Preparing Yourself for Water Baptism

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“Those who accepted his message were baptized.”

Acts 2:41 

 “Repent and be baptized.”

Acts 2:38 

 “Having been buried with him in baptism and raised with him through your  faith in the power of God.”

Col. 2:12 

Perhaps the most significant decision we’ll make is to follow Jesus Christ into the waters of baptism.  This is just obedience to the Lord’s command to be baptized. Discipleship begins when we appropriate baptism into our faith. Ideally, it will forever alter your life. At least that is the Father’s intention.

Baptism becomes a public pronouncement or declaration to the physically seen world and to the invisibly unseen world of the Spirit. 

It takes faith to be authentically prepared for baptism.  You will be taking a stand. By faith, you’re making public your allegiance to Christ. It is an important and critical step.

“Baptism was to put a line of demarcation between your past sins when you are buried with Him by Baptism–you are burying your past sins–eradicating them–putting a line in the sand saying that old man is dead and he is no longer alive anymore and I rise up to walk in the newness of life.”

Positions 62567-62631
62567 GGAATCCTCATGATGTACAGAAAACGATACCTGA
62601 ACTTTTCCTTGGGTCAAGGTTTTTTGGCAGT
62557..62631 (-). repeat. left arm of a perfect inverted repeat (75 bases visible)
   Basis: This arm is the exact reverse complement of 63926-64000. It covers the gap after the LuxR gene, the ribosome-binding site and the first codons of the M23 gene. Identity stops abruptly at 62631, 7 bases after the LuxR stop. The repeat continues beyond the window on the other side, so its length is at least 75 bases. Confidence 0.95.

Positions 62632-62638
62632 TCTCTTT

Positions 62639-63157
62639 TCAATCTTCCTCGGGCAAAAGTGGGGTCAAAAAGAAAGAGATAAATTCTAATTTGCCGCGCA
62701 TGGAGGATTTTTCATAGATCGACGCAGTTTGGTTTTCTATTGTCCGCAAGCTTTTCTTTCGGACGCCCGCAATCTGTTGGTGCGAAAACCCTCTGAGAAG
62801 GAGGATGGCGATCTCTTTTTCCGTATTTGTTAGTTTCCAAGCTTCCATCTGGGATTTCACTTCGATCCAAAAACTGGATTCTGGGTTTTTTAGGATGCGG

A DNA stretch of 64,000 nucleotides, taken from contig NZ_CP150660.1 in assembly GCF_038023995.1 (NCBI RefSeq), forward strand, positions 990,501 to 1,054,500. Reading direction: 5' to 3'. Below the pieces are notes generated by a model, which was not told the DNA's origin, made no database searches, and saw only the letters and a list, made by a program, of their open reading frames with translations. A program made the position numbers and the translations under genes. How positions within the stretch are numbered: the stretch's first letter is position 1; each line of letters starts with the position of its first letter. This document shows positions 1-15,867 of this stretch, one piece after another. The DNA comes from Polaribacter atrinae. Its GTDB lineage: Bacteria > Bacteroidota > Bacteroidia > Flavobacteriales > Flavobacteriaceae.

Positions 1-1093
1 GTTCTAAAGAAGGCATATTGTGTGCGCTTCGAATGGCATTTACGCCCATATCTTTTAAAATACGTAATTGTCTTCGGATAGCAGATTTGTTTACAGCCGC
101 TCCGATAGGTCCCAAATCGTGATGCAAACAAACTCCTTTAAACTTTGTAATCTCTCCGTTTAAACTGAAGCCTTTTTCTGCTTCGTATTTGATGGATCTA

T.D. Jakes

I suggest that you prayerfully attend to the process listed below.  You’ll find there’s a big difference between truly being baptized, and just getting wet!

The interrogative process can be used to solidify the faith before man and in front of His people. In a sense, it’s much like the vows made by a husband and wife in the vows of marriage.

I.  A series of questions are asked, to which the reply is always, “I renounce them.”

  1. Do you renounce Satan and all the spiritual forces of wickedness that rebel against God?
  2. Do you renounce the evil powers of this world that corrupt and destroy the creatures of God?
  3. Do you renounce all sinful desires that draw you from the love of God?

II.  The second half also must be asked, to which the reply is always, “I do.”

  1. Do you turn to Jesus Christ and accept him as your Savior?
  2. Do you put your whole trust in his grace and love?
  3. Do you promise to follow and obey him as your Lord?

III.  The Apostle’s Creed can be recited publicly (or privately in prayer).